It’s truffle season. One of the world’s most expensive food items, truffles can present some big issues for pairing with wines. There are several factors to consider when choosing the appropriate wine including the type of truffle that is being served (black or white), the flavor profiles of the wine (earth versus fruit), and other ingredients of the recipe in which the truffle appears which might affect the wine choice (e.g. fat).
First, let’s start with what type of truffle. All truffles have a wild, musky, earthy flavor. Because of this truffles of any type can quickly overwhelm a delicate wine. White truffles, the more expensive, are far more aromatic and pungent than the black varietal. White truffles require a complex wine to match their robust flavor profile. For example, an aged red wine that has time to develop tertiary aromas of earthiness works well with the intense savory character of the white truffle. An older Bordeaux or Barolo can pair beautifully as their fruit profiles are subtle and their earth flavors (e.g. leather and cigar box) have had time to develop.
Black truffles, on the other hand, have less intense musky flavors than their white counterparts. Nonetheless, even black truffles need a wine that has some age. Young wines (either red or white) with intense fruit flavors will not pair well as their strong fruits compete with the delicate black truffle. Instead, serve black truffles with a wine that will mimic the truffle’s gentle earthy profile. Think, for example, a Pinot Noir with some bottle development. Floral wines of any type overwhelm black, as well as white truffles, and should be avoided altogether.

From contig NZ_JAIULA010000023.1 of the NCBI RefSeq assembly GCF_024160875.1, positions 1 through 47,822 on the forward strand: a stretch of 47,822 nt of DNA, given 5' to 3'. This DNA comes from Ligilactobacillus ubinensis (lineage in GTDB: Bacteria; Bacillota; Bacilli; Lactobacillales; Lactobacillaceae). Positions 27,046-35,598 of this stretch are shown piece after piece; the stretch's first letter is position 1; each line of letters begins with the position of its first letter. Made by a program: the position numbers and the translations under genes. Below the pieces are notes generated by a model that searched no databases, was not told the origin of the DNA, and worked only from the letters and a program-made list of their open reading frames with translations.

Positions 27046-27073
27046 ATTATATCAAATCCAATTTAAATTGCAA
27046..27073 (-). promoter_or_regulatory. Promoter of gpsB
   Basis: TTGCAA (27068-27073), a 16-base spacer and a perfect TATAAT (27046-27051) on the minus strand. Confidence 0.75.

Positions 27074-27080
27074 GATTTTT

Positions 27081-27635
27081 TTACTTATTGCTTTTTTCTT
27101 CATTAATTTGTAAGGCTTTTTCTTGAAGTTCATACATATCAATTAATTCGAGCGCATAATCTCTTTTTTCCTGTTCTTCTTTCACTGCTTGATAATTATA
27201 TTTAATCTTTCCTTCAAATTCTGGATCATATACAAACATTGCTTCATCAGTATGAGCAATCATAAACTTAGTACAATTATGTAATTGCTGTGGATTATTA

One of my favorite white truffle dishes is risotto. Rice acts as a sponge absorbing every nuance of the ethereal white truffle’s complex savory flavor. A creamy white truffle risotto needs a complex, creamy wine. One great pairing is a lightly oaked, older Chardonnay (too much oak would interfere with the truffle and the older wine would have a less intense fruit profile.) Another possible pairing for risotto is a dry Riesling with a little age. A creamy sparkling wine with good acidity is another option, however, its fruit needs to be a background note, as do any yeast flavors that can compete with the delicate white truffle flavors and aromas. A crisp sparkling wine also can help balance the richness of the risotto.
In addition to risotto or pasta, truffles can also complement meat, poultry, fish or seafood. Keep in mind that when truffles are cooked they loose their flavor, thus, truffles should only be shaved on the top of the dish just before serving. Use the same principles as with the risotto when pairing wine with these dishes: choose earthy wines and stay away from florals.